by Michael Quinn

Until 2008, when the music stopped for global trade, the first decade of the twenty-first century could be described as the Roaring Two's. World GDP grew at better than 3.4 per cent per year, with trade in goods and services enjoying 9-12 per cent growth annually.

As trade surged, liquidity flooded the international markets, and in the rush to keep pace with rapidly growing trade flows, traditional risk mitigation techniques took a back seat to getting deals done. Participants were confident of anticipating problems and taking steps to remediate issues long before settlement came due.

Banks with limited trade finance experience joined the fun and became international financiers overnight. As was the case in all other asset classes, the money chasing investment opportunities led to reduced due diligence and falling returns. And as returns fell, players became even more aggressive, financing deals with limited knowledge and even less expertise.

Bad times

In mid-2007, real estate values flattened and began to fall in some US and Europe markets. Commodity prices, which had fueled the absolute dollar value surge in global trade, began to flatten too.

By the end of 2008, a massive deleveraging was sucking all liquidity from the markets. Balance sheet strength was not enough to prevent financial institutions from being buffeted by the storms racking global markets. Governments were forced to intervene, using both monetary policy and direct intervention to calm the waters.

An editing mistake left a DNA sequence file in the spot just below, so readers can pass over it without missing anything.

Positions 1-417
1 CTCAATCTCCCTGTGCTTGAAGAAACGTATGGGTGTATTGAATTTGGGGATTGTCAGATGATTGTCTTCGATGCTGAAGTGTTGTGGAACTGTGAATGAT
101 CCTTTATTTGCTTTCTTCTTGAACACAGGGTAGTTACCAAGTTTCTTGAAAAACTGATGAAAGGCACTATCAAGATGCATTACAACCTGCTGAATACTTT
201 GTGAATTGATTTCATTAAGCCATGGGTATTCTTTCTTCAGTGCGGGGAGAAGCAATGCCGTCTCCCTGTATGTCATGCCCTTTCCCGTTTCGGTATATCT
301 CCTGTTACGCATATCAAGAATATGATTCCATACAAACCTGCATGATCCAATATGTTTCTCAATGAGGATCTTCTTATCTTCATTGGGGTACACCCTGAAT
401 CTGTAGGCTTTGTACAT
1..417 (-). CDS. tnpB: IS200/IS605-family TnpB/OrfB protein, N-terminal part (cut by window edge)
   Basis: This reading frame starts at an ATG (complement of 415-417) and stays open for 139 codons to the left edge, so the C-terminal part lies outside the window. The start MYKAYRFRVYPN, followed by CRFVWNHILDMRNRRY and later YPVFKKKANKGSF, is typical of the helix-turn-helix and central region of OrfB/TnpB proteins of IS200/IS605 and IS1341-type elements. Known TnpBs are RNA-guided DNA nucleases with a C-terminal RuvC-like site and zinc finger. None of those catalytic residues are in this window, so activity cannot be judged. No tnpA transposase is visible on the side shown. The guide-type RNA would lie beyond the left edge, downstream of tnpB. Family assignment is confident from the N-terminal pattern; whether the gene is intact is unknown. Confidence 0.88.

The global economy entered its deepest recession since World War II. Global trade ran aground as economic retrenchment took hold and reduced demand for goods and services. Uncertainty about the economic viability of trading partners prevented engagement in any meaningful commerce. Where viable transactions did exist, there was no financing available for them: the primary and secondary markets froze completely and risk appetite was literally at zero.

Although aggressive actions were taken by central banks and multilateral agencies, breaking the cycle would take nearly 15 months. Liquidity was made available in hopes of stimulating minimal levels of trade. Trade finance facilities were made available by local Export Credit Agencies and the financing arms of global multinational organizations. Banks not as dramatically affected by the downturn loaned aggressively - primarily to financial institutions that had been their traditional trade counterparties - not only to help facilitate trade, but to help sustain their own viability.